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What's happening, here?!

$ /usr/bin/env which python

$ /home/dbanas/.local/bin/python -V
Python 2.7.3 -- EPD_free 7.3-2 (64-bit)

$ /usr/bin/env python -V
Python 2.4.3

I stumbled upon this, trying to debug one of my Python scripts, which uses a

#! /usr/bin/env python

first line. And I don't understand how it's possible.

Thanks! -db

I did just notice that '~/.local/bin/python' is a link, not an executable. Would that break the '/usr/bin/env ...' flow somehow?

Perhaps, this is a more succinct way to express the fundamental puzzle?:

$ env python -V
Python 2.4.3

$ python -V
Python 2.7.3 -- EPD_free 7.3-2 (64-bit)

It just keeps getting curioser and curioser:

$ which python

$ python -c 'import sys; print sys.executable'
share|improve this question
Do you have an extra space in the shebang ? – klashxx Mar 26 '14 at 20:04
the problem doesn't really have to do with shebang but with env running a different version than what which says it should. You might want to clarify the quesiton. What shell are you using? what does env (alone) report for your path? – agentp Mar 26 '14 at 20:20
@klashxx, I have a space in between '#!' and '/usr/bin/env'. Is that what you meant? Removing that space doesn't seem to change the behavior. – dbanas Mar 26 '14 at 20:50
@george, Yes, I agree, the puzzler for me is: "How can '/usr/bin/env which python' yield a different python than the one that '/usr/bin/env python' invokes?" I'm using bash. '"/usr/bin/env | grep '^PATH'" yields: PATH=/apps/lsf/9.1/linux2.6-glibc2.3-x86_64/etc:/apps/lsf/9.1/linux2.6-glibc2.3-‌​x86_64/bin:~/bin:~/.local/bin:... And I have confirmed that a 'python' can NOT be found in any of the directories preceeding '~/.local/bin'. – dbanas Mar 26 '14 at 20:57
try type -a python under bash. Also in case you just installed (or moved) the python executable be sure to run a new shell so it sees it on startup. – agentp Mar 26 '14 at 21:44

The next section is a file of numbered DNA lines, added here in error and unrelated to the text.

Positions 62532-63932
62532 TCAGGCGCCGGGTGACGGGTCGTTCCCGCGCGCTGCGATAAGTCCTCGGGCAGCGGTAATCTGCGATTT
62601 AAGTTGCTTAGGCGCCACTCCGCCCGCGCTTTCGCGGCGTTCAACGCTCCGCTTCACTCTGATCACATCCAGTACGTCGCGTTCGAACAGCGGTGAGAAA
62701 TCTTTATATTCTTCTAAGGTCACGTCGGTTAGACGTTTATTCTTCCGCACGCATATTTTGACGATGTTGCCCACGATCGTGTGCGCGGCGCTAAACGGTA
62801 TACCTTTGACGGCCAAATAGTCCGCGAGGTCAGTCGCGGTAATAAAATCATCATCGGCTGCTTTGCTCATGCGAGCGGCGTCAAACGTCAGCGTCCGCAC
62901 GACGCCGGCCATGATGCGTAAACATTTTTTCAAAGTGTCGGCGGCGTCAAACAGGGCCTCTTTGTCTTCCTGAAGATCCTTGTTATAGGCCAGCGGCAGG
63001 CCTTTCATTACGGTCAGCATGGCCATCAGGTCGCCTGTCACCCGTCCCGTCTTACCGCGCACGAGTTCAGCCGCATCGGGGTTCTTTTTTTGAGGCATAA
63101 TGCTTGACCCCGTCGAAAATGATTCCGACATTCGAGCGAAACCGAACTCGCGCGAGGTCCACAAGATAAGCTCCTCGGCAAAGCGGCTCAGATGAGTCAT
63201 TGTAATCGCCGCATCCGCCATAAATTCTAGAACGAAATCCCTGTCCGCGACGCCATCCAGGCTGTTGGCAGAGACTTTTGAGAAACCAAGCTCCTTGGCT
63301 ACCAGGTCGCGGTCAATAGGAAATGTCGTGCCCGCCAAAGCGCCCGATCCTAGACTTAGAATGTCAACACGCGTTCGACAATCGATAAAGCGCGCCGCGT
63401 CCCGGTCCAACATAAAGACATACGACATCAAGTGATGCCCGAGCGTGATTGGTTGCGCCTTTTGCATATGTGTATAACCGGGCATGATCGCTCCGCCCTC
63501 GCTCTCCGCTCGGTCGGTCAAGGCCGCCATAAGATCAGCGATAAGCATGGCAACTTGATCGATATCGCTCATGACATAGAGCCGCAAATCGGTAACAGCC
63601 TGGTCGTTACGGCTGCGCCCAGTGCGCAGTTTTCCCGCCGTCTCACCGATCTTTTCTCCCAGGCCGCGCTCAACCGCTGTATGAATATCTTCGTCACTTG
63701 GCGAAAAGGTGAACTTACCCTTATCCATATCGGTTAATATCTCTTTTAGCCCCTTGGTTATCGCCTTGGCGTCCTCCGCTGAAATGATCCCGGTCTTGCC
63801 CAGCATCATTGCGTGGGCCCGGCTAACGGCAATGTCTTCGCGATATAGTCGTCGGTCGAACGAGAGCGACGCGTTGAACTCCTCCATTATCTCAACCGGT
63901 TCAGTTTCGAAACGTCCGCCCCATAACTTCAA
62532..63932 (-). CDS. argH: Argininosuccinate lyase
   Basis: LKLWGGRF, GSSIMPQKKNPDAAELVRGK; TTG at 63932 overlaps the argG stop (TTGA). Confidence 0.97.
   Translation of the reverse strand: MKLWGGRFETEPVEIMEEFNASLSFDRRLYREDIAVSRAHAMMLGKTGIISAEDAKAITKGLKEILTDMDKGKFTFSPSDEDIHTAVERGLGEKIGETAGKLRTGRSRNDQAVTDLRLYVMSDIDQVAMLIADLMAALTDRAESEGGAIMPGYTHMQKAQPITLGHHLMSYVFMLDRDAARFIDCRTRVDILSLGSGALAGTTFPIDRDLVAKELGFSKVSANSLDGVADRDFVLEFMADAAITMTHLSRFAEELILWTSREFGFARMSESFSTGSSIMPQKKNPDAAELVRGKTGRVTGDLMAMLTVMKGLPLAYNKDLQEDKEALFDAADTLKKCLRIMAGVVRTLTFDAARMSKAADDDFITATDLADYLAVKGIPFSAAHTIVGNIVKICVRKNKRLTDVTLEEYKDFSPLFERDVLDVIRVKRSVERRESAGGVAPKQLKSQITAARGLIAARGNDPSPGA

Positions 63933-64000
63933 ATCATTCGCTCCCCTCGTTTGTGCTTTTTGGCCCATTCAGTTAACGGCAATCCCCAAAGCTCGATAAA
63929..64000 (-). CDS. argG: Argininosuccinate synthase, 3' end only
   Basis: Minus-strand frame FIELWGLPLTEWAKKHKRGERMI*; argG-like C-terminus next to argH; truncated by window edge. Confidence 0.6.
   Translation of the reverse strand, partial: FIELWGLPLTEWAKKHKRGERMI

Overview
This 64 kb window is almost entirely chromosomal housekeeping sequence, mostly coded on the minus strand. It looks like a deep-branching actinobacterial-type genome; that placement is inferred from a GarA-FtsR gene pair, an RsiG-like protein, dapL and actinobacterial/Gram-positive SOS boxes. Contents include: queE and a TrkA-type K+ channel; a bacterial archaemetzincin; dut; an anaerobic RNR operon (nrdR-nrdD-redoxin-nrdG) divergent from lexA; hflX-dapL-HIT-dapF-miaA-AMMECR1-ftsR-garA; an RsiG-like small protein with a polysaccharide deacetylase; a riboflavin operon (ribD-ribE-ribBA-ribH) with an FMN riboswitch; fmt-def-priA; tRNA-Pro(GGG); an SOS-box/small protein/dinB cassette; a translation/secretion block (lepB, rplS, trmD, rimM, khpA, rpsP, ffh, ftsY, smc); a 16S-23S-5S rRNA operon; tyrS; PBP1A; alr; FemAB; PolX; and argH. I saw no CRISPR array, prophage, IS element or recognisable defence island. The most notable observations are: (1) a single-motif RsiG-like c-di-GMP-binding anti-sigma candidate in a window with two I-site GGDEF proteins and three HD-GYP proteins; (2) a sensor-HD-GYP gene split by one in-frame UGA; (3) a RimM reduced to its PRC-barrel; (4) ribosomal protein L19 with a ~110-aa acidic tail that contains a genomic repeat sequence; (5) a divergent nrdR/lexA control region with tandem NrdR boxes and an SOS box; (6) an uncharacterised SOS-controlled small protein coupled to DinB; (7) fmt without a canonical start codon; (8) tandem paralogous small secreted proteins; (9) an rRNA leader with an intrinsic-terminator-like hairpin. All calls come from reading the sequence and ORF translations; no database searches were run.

Most likely what's happening is you don't have your PATH variable exported to the environment. In that case, /usr/bin/env won't have a PATH set, and its execvp call will end up searching a small set of default directories (which typically includes /usr/bin, naturally).

To see this (in bash):

$ export PATH
$ declare -p PATH  # verify PATH is exported, denoted by the -x
declare -x PATH="<my usual path, omitted...>"
$ /usr/bin/env python -V  # shows my own python build
Python 2.7.6
$ export -n PATH  # un-export PATH
$ declare -p PATH
declare -- PATH="<my usual path, omitted...>"
$ /usr/bin/env python -V  # shows the system (/usr/bin/python) version
Python 2.6.6

So, in summary, make sure to export PATH somewhere in your shell dotfiles.

share|improve this answer

python seems to be an alias in your shell. Unalias it

unalias python

and try again.

share|improve this answer
This does not provide an answer to the question. To critique or request clarification from an author, leave a comment below their post - you can always comment on your own posts, and once you have sufficient reputation you will be able to comment on any post. – Linger Apr 29 '14 at 19:56
@Linger, pardon? This looks like an answer to me (though I don't think it's correct -- an alias would show up in the output of type). – Charles Duffy Sep 8 '14 at 19:30

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